Background: I am running QGIS 3.10.1, PostgreSQL 12.1 and PostGIS 3.0.0 on Windows 10. Using this environment, I am trying to run a simple query in DB Manager:

SELECT polygon('((10,20),(25,30),(30, 30),(10,20))')::geometry
SELECT path('(1,21), (5,15), (9,20), (12,5)')::geometry
SELECT box('(10, 21)'::point, '(16,10)'::point)::polygon::geometry
SELECT circle('(20,10)'::point, 3)::polygon::geometry;

When I execute this query in DB Manager, it gives me the expected results:

Execution results

I want to visualize the result of this query, so I try to save it as a layer, like so:

Save as layer

However, when I click the Load button, it gives me the following error:

Error panel

When I look at the logs in QGIS:

Log Messages

Something is Missing

It is immediately apparent that the generated query is missing something inside the highlighted double quotes. What is the missing element? Is it the unique identifier, such as the _UID_ that I see in related posts on this same or similar topic?

QGIS Setting?

If so, is there a setting somewhere within QGIS where I can set this variable? Where is it?

I have seen multiple posts around this same issue, but none have pointed me to where I can set this variable correctly. It could be that version 3.10 is just too new for this.

An Experiment

As a little experiment, I created a table in the database with the following code:

CREATE TABLE ch02.geom_shapes AS (
  SELECT polygon('((10,20),(25,30),(30, 30),(10,20))')::geometry
  SELECT path('(1,21), (5,15), (9,20), (12,5)')::geometry
  SELECT box('(10, 21)'::point, '(16,10)'::point)::polygon::geometry
  SELECT circle('(20,10)'::point, 3)::polygon::geometry

When I open this table directly in QGIS, I get the following:

Table with shapes

No errors!

This is precisely the result that I was expecting to see. I do hope that someone knows how to get around the error that occurs when trying to create the layer from DB Manager.

  • 1
    You haven't named your column ("as geom") in the SELECT statements, and the geometry classes are not uniform (both polygon and linestring), and you haven't set SRIDs, in addition to the lack of a unique ID. – Vince Dec 27 '19 at 16:36
  • If this were the case, then the query itself would not have run successfully; the polygon column was populated correctly with the geometry data. additionally, if you drop the same query code into OpenJUMP, it will show the visual representation of the shapes correctly. – Michael Sheaver Dec 27 '19 at 17:02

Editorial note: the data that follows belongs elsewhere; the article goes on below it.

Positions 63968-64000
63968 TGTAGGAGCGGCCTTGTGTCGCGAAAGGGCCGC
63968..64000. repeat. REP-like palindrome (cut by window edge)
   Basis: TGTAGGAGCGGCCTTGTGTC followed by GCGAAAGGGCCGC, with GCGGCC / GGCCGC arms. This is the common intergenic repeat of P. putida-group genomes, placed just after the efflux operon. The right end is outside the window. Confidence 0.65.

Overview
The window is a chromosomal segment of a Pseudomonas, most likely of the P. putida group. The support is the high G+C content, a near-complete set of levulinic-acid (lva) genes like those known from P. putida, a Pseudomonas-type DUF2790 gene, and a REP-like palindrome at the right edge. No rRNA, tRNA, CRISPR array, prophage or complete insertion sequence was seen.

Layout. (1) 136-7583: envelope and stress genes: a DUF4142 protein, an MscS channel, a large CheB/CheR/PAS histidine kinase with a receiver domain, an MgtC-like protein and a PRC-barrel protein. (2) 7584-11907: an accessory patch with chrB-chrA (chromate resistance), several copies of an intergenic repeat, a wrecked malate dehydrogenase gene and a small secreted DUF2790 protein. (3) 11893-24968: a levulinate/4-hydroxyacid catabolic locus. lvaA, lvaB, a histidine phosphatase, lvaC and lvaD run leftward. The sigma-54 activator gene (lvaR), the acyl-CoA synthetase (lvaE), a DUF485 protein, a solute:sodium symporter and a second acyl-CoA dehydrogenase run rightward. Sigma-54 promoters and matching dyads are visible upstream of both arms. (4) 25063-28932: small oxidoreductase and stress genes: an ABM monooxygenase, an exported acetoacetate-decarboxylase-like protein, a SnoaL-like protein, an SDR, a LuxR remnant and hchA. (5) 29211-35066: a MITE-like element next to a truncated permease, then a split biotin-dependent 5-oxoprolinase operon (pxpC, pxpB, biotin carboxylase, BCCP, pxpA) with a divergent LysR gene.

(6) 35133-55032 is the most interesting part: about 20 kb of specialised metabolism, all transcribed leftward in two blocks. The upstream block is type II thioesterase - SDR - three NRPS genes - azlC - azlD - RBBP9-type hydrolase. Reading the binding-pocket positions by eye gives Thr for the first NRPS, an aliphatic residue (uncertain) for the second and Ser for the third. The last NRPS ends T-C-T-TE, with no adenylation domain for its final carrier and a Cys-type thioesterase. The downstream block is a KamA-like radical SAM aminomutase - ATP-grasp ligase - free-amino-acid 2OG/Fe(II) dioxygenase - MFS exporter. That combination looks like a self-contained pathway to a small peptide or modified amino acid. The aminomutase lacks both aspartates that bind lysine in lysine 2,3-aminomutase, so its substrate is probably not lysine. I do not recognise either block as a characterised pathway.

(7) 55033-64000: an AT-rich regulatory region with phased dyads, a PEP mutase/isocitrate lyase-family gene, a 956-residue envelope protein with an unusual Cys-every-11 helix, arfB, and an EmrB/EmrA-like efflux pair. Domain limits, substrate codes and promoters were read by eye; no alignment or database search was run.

• the query syntax is not wrong (that's why the query executes successfully)
  • QGIS doesn't mind mind if you don't have a uid column (it simply creates one, as you can see)
  • it's not necessary to alias the geometry column (you can simply choose the appropriate identifier)

The issue is the mixed geometry types; QGIS is not designed to handle those within the same layer!

Creating a mixed geometry table will result in QGIS listing each geometry type as a separate View, to load only a distinct geometry type from the base table!

Each of your geometries will load successfully when loaded individually, e.g.:

SELECT polygon('((10,20),(25,30),(30, 30),(10,20))')::GEOMETRY;

or, simply if you leave out the LineString (path())!

However, it is unusual that you are using the PostgreSQL geometric types rather than the PostGIS geometry constructors; I'd suggest to use the appropriate ST functions, and set the CRS;

SELECT ST_GeometryFromText('POLYGON((10 20, 25 30, 30 30, 10 20))', <SRID>) AS geom;
SELECT ST_SetSRID('POLYGON((10 20, 25 30, 30 30, 10 20))'::GEOMETRY, <SRID>) AS geom;


SELECT ST_GeometryFromText('LINESTRING(1 21, 5 15, 9 20, 12 5)', <SRID>) AS geom; 
SELECT ST_SetSRID('LINESTRING(1 21, 5 15, 9 20, 12 5)'::GEOMETRY, <SRID>) AS geom;


SELECT ST_SetSRID(ST_Buffer(ST_MakePoint(20 10), 3), <SRID>) AS geom;

If you want to stick to using the PostgreSQL types as constructors, at least set the CRS appropriately:

SELECT ST_SetSRID(Polygon('((10,20),(25,30),(30, 30),(10,20))')::GEOMETRY, <SRID>) AS geom;
| improve this answer | |
  • No, that is not the problem, as you can see in the section 'An Experiment' above. The same exact query works correctly if I drop the results into a table and bring that table directly into QGIS. – Michael Sheaver Dec 27 '19 at 17:47
  • 1
    @MichaelSheaver that is precisely the problem; creating a mixed geometry table enables QGIS to prefetch geometry stats and prepare a View for each geometry type. In your experiment, the path geometry is not present, but has to be loaded separately as a layer! – geozelot Dec 28 '19 at 6:35

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